Using technology to train and induct new employees

by 04 Jun 2013

Induction is a very important process in the employee engagement cycle. It can either provide the foundations for rapid growth and performance or lead to disappointment, confusion and disconnect. Bruce Nixon outlines how technology can help bring it all together.

The preparation and implementation of the induction phase can be very time-consuming for both the HR professional and operational manager who will directly engage with the new employee. If the right approach isn’t used, the information provided to this worker can also be out-of-date, unreliable or irrelevant. So the impetus for getting the training and induction process right upfront is evident.

When used adequately, technology can become an ally by simplifying and reinforcing this process.

Here are four ways to use technology that will facilitate the integration of new employees in your workplace: 

Capture your organisation’s knowledge

One of the first steps with any training and induction program is to assess and capture the knowledge that needs to be passed onto the new employee. This step can be as simple as writing procedures and training modules that relate to specific tasks or generic company induction. The relevant workforce and operational managers should be interviewed to help identify the exact knowledge and skills required to perform their duty and the ones that need to be passed onto new employees.

In addition to capturing knowledge and process steps, their relationships to other roles, process and regulations within the organisation should also be recorded in a way that helps new employees understand where their role in the organisation sits.

The technology you choose to record this data will impact on your induction process. Traditional silo approaches like document repositories or portals can store and present information, but they can’t manage it. This results in highly redundant, unreliable, out-of-date, expensive-to-maintain information.

A central business management system which can be accessed by the appropriate people, updated on an ongoing basis as required and present only one version of the training and induction information signed off by both the HR department and operational managers will be more adequate.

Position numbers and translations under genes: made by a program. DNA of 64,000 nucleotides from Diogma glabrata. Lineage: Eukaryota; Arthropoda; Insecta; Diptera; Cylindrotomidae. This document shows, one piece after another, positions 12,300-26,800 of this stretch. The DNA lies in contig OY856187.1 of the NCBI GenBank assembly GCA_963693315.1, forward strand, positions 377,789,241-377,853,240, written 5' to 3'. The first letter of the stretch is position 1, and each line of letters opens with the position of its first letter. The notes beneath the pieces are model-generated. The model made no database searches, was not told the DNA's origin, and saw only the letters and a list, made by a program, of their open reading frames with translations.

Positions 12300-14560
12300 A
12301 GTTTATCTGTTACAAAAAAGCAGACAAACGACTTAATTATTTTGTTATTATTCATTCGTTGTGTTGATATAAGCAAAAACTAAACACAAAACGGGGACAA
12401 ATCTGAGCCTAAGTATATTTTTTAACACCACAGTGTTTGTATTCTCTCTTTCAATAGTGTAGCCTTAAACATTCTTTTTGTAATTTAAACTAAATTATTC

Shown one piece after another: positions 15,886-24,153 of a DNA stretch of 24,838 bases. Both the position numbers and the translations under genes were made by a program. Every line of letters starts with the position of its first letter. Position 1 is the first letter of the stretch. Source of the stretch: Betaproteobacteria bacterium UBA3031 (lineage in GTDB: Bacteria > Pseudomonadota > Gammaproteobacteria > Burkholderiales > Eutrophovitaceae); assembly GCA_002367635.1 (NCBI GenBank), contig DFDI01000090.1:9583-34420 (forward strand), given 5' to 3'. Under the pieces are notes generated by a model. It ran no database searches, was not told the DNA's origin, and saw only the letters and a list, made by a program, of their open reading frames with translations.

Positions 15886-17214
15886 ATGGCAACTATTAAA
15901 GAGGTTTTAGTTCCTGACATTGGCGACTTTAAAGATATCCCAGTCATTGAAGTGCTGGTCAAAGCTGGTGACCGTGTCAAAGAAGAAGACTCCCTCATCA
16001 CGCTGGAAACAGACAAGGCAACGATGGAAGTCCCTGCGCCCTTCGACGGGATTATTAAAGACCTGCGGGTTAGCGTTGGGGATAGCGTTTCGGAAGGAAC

Capturing and storing the knowledge and processes in such a technology will help ensure up-to-date information is passed onto employees who have just joined the organisation, leading to a smoother, effective transition.

Provide role-specific training modules

New employees need to be able to easily access relevant, current and complete training modules in a form that is intuitive, timely and in the context of their responsibilities. This information should be stored in a single location where it can be re-used, managed centrally and disseminated in role-specific formats.

Technology can help HR professionals and operational managers by providing access to training courses, notes, demonstrations, examples and assessments that directly relate to the new employee’s role and by making this information automatically accessible at the right time during the induction phase.

Show the big picture

The induction is the very first touch point in the critical employee engagement process of any organisation. So from the beginning, it’s important to provide new employees with a direct line of sight of how they contribute to the success of the organisation.

This can be done by using technology to develop a living diagram of the organisation which relates individual roles to business operations and goals. This true representation of the organisation should capture the entire DNA of the organisation (its services, structure, roles, projects, values and goals) in a way that allows employees to visualise their position in the business and understand how their role interconnects with others as well as with the business strategies and objectives. It also allows them to gain a clear understanding of why it’s important to do certain activities in specific manners.

Drive accountability

One of the major sources of internal friction in an organisation is conflicting instructions from different lines of management. New employees are often bombarded with information coming from different people including their operational manager, colleagues and HR department.

By having a complete diagram which includes responsibilities and structure of the business (including who is responsible for what part of the induction), you can map lines of accountability and bring clarity and consistency to your training and induction process. This clarity of accountability also makes it is easier for staff to take responsibility for their own activity as well as easier for managers to recognise their people’s work.

All this provides a great basis for ongoing monitoring of key performance indicators and a solid foundation for further learning and development.

 

About the author

Bruce Nixon is the CEO of Holocentric, a business management systems provider. As CEO, Bruce is consistently encouraging the building and delivery of solutions that are better aligned to customer needs and that provide more strategic value.For further information visit www.holocentric.com

 

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